Untethering associates to improve store operations
Advancements in the use of mobile devices are leading to new customer-facing and backroom efficiencies. These include location-based services that increase safety and security, in-store process improvement and instant communication with coworkers. Untethered information and communication are creating better informed employees that enable retailers such as Food Lion and Best Buy to improve store operations and enhance customer service.
"Thought for food," is how Food Lion describes its Bloom concept store, designed to test new retailing technology and concepts. Food Lion, a subsidiary of Delhaize America, the U.S. division of Brussels-based Delhaize Group, recognizes that customer needs, expectations and behaviors are changing and becoming more diverse. It created the Bloom concept in an effort to adapt to these changes.
"Through store design, merchandising, a unique combination of technologies and select services, we want to offer hassle-free shopping solutions and a retail experience customers will appreciate," says Robert Canipe, Food Lion's vice president of business strategy.
To expedite and enhance the checkout experience, Bloom installed the Symbol Portable Shopping System, which allows customers to scan and bag items as they shop. Checkout then is just the process of paying. The system also allows the retailer to electronically send messages to customers while in the store.
At one Bloom store, for example, shoppers can drop off pharmacy orders and receive a message on their scanner notifying them that the order is ready for pick-up.
To monitor and manage store conditions Bloom stores use WalkAbout mobile Hammerhead computers with wireless data communications. Replacing desktop computers, the tablet PCs allow store and department managers mobility, while maintaining operating efficiencies with data synchronization and full network access.
Bloom managers now have real-time access to all pertinent data such as work orders, status updates and scheduled projects. In addition, managers can complete data collection and update data directly from any location within the store.
The New Hampshire State Liquor Commission (NHSLC) regulates the sale of alcohol in New Hampshire and is an important source of revenue for the state, contributing more than $100 million to the state's general fund each year.
In an effort to modernize the state's liquor inventory program, NHSLC selected a mobile platform, including a digital imager that would scan digital images in addition to bar codes. The retailer uses Hand Held Products' Dolphin 9500 mobile computers for taking in-store inventory and to track more than 36 million bottles of alcohol annually at 74 stores state-wide. "We've reduced inventory process time by 50 percent while improving accuracy during the inventory process," says Howard Roundy, director of IT for NHSLC.
The 220 handheld units replaced the commission's laser scanners with Adaptus Imaging Technology, which provides advanced reading and image capture capabilities. This enables the retailer to digitally record all arriving shipments of alcohol. The NHSLC uses the devices for quarterly inventories at every store.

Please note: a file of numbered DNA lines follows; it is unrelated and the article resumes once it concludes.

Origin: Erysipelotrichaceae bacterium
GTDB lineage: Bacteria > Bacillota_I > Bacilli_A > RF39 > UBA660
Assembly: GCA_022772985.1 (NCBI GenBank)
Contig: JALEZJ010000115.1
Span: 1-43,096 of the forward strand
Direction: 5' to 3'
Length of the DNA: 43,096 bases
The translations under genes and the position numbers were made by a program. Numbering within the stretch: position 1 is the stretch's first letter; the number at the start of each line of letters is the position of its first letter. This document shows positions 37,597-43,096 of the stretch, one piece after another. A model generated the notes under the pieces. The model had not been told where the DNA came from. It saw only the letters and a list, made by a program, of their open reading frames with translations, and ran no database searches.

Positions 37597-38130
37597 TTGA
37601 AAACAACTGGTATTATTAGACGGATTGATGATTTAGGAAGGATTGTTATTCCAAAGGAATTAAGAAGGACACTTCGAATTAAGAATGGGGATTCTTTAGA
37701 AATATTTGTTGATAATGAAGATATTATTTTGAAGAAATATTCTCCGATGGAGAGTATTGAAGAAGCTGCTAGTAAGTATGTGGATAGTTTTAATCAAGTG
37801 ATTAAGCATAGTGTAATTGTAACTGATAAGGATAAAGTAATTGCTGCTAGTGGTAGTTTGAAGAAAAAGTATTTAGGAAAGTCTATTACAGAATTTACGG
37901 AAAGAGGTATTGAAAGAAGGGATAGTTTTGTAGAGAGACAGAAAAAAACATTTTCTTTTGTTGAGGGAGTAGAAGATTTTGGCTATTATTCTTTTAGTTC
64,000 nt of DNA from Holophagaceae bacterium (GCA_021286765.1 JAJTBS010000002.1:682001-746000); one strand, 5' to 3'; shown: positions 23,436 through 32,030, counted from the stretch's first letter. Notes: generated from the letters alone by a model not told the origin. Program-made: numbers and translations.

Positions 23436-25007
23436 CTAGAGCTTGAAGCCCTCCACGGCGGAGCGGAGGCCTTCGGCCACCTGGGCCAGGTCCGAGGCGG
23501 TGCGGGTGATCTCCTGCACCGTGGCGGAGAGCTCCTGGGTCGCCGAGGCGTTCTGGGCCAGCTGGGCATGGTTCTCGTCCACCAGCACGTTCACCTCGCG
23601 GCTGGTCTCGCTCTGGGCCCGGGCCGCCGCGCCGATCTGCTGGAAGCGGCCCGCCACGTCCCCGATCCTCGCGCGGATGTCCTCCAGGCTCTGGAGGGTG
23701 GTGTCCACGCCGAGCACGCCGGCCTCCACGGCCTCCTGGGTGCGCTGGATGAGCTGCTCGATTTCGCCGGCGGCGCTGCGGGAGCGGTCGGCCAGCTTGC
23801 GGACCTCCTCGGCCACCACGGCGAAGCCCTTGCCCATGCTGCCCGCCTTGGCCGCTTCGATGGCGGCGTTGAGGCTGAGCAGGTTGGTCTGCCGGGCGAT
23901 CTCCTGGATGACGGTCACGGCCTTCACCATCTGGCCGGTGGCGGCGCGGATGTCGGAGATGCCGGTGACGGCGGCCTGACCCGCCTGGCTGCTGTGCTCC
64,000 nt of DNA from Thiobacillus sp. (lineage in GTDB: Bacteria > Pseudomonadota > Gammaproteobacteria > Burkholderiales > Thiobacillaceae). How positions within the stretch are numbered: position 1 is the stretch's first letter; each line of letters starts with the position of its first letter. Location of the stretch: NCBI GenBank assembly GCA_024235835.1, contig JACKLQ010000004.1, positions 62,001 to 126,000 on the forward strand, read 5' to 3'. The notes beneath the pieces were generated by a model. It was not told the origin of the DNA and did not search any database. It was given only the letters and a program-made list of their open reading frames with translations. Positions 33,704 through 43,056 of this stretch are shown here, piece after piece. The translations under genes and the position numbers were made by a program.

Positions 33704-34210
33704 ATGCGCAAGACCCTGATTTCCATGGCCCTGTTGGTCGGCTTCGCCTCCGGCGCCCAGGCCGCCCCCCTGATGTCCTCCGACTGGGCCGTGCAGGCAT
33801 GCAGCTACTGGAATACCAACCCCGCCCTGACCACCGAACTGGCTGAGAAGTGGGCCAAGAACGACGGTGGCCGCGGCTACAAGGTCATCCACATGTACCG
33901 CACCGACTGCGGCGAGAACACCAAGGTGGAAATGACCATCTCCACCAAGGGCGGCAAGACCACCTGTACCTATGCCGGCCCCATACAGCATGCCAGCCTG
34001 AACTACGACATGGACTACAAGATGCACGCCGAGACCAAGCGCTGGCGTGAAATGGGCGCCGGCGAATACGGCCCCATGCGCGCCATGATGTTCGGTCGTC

Employees also use the handheld devices for weekly spot inspections as well as confirming proper construction of store displays with advertisers.
"By utilizing digital imaging, we have the luxury to track packages with damage and document broken and damaged goods with photos, tasks that would have been impossible with laser scanning," adds Roundy.
The retailer is piloting load-receiving, a process in which it will barcode the labels coming out of the warehouse and scan the cases coming into the store. NHSLC is also writing a program that can be used to scan the 3-D barcodes on the back of drivers' licenses to validate the licenses and to prevent underage liquor purchases.
Future plans may also include using the handheld devices as mobile POS. "Since the devices work on a similar Windows platform as our thin-client POS, we are looking to eventually connect the POS to the handhelds to use as lane busters," concludes Roundy.
In an effort to increase workforce productivity, Best Buy deployed wireless networks across its corporate campus and in its more than 640 retail stores.
For the campus-wide network, the retailer installed more than 1,000 Cisco Aironet 1200 Series Access Points to create a wireless infrastructure that provides network access to HP notebooks and tablet PCs. Best Buy has also deployed four access points in each retail store to provide wireless access to its local store functions. To maximize the security of its corporate resources, the retailer uses Wi-Fi protected access encryption and EAP-TLS.
Best Buy's workforce can now respond quickly from anywhere on its campus and in its retail stores across the United States."Wireless technology has helped us transform into a more efficient, customer-centric business," says Bob Willett, Best Buy's executive vice president of operations. "It enables a dynamic working environment that improves employee productivity and agility."